But that doesn’t end the inquiry. The Montreal, Maine and Atlantic Rwy., which is responsible for the deaths of 47 innocent people in Lac Megantic and the destruction of most of that town’s center, filed bankruptcy in August 2013. Here’s a quote from Bloomberg:

“Montreal, Maine & Atlantic traces its roots to 1864. …. The company listed assets of as much as $100 million and debt of as much as $10 million in its U.S. bankruptcy filing.

“Environmental cleanup costs will probably exceed C$200 million ($194 million), according to the company’s Canadian court filing. Montreal, Maine & Atlantic’s liability insurer, XL Insurance Co., has failed to make any payments under the insurance policy, and neither Montreal, Maine & Atlantic nor its Canadian unit is able to pay at this stage “given their financial situation,” according to the document.

“Montreal, Maine & Atlantic holds a $25 million liability insurance policy with XL, which covers costs for evacuation, fire suppression, pollution cleanup, bodily injury and property damages, according to the filing.

“The U.S. government is among the Montreal, Maine & Atlantic’s creditors, with the railroad owing $27.5 million under a Federal Rail Administration credit facility, according to court papers.”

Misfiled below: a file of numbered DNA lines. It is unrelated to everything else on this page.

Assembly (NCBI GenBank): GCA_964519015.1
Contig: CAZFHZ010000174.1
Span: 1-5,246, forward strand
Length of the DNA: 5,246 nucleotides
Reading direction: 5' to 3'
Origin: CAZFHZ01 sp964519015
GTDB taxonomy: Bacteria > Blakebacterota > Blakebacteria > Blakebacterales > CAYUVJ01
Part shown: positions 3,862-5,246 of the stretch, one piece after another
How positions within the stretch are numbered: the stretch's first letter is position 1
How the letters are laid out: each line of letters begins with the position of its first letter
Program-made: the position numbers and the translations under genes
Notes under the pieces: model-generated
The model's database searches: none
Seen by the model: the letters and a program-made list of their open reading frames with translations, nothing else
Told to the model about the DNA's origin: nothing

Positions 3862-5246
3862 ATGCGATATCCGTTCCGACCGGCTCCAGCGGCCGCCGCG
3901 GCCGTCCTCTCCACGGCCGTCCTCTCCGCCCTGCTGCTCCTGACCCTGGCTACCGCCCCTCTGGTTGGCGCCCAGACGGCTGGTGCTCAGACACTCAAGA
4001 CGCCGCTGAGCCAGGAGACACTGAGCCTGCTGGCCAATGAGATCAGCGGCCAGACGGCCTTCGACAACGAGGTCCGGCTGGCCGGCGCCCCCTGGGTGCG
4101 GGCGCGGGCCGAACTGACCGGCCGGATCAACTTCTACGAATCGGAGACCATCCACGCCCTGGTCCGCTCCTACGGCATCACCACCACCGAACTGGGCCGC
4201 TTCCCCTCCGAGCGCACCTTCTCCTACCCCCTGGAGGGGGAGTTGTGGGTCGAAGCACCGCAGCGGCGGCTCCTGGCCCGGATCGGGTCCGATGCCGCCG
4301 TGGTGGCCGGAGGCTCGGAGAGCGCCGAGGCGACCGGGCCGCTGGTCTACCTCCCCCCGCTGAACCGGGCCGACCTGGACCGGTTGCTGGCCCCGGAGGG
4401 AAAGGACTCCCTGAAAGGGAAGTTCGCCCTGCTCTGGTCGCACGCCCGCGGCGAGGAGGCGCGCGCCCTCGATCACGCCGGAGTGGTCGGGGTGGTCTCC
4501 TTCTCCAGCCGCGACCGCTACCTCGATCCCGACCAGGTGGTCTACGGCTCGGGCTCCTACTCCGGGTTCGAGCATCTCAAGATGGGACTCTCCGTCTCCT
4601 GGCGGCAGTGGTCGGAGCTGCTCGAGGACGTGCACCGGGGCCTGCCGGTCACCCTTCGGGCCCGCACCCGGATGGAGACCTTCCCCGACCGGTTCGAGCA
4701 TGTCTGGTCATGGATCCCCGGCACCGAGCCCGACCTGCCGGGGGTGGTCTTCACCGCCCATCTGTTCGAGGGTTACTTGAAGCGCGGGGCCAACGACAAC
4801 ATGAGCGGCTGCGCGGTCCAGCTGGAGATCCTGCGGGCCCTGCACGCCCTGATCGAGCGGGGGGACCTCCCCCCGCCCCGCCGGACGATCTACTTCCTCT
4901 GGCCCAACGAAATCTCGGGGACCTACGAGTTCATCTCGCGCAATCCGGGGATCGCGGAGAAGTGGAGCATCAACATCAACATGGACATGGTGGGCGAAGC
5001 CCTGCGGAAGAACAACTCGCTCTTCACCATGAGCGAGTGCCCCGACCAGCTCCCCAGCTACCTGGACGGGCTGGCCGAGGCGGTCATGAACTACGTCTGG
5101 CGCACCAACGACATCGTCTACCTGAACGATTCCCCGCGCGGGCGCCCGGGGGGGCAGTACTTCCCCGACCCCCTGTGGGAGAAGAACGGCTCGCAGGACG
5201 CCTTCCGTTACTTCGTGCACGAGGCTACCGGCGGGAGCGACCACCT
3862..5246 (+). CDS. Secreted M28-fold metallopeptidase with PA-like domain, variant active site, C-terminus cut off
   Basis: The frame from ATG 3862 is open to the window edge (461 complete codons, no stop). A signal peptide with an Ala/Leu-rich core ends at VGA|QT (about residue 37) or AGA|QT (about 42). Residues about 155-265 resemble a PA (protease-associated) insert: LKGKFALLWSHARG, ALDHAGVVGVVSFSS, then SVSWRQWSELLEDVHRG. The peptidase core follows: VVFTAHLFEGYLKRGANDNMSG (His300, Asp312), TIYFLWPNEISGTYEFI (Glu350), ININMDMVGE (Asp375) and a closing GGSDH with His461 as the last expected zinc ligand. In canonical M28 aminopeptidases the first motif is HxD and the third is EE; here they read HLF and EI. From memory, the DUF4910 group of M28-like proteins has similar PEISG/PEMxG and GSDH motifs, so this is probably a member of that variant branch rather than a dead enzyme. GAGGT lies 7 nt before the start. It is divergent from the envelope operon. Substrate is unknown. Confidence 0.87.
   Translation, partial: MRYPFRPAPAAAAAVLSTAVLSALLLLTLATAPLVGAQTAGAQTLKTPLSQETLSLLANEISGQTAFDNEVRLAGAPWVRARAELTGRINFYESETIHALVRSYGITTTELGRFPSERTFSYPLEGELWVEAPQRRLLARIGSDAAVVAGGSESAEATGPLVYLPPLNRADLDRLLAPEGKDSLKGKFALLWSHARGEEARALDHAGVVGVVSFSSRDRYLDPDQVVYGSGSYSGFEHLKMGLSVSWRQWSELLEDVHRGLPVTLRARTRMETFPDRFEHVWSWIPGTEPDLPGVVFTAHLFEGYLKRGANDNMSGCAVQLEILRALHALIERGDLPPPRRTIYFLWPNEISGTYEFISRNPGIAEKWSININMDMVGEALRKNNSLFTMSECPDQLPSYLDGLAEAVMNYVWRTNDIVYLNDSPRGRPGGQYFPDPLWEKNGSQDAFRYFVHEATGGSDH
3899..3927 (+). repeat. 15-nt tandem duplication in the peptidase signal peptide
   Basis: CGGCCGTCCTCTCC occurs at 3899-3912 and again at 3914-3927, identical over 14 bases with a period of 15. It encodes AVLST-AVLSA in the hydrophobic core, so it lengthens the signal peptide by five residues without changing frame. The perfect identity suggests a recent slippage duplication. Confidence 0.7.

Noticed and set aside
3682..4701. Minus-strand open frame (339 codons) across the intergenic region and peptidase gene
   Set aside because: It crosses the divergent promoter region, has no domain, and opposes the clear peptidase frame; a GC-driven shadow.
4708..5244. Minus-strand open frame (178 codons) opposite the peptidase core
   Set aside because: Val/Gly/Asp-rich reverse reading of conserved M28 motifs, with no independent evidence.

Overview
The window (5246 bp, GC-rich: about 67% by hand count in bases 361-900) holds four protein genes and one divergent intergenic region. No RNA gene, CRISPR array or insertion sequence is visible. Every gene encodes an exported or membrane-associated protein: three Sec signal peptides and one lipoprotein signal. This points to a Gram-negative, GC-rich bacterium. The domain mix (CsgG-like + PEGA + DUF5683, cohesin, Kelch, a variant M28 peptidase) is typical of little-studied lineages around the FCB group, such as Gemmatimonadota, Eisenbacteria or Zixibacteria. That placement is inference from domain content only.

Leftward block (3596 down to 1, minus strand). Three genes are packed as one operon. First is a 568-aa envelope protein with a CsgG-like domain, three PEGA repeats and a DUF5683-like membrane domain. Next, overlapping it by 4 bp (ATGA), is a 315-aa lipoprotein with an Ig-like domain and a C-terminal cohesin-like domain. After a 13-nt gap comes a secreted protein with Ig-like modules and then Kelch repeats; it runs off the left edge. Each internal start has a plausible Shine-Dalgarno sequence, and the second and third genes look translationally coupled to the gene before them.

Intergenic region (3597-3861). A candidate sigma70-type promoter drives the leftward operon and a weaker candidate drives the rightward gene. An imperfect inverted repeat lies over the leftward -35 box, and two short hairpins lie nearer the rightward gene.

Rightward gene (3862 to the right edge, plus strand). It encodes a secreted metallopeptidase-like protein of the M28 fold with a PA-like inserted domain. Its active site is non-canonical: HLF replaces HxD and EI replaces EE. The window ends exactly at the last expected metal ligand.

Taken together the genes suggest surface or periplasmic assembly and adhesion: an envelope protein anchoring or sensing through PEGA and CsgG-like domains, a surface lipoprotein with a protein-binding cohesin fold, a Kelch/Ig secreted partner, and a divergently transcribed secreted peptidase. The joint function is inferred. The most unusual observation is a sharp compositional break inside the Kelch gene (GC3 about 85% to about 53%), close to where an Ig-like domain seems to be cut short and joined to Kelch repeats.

http://www.bloomberg.com/news/2013-08-07/montreal-maine-railway-files-for-bankruptcy-after-crash.html

That estimated $194MM for clean up does not include any damages to those who were injured or to the estates of those killed.

At the outset, and on its face, this situation represents a huge implicit subsidy provided to the oil and rail industries because the government (whether Canadian or American, federal or state) must fill the damages gap by cleaning up the mess, rebuilding an entire town, providing some form of assistance to the survivors, etc. Indeed, some portion of that subsidy will have been provided with tax dollars paid by the victims, a grotesque reality to which the press has given insufficient attention.  Memo to Tea Party: This is one of the ways that the oil and rail industries are getting “stuff” from the government.

The problem of shipment of oil by rail is a failure to properly align financial incentives. The oil and rail industries have done a Ford Pinto risk/benefit analysis. Let’s see… At 42 gallons per barrel of oil and 34,500 gallons per DOT 111 tanker car, each car holds about 821 bbl of crude. With oil at today’s price of about $97/bbl on the NYMEX, a 100-car tanker train from the Bakken is carrying almost $8MM worth of crude. Assume the Bakken ships out ten trains a day, which is not an unreasonable figure. In that case, if a gas tank (which is what a DOT 111 tanker car is, more or less) explodes on people in Lac Megantic, and the business forfeits $100MM in assets in BK, that’s just a little more than a day’s worth of oil production. Drill, baby, drill.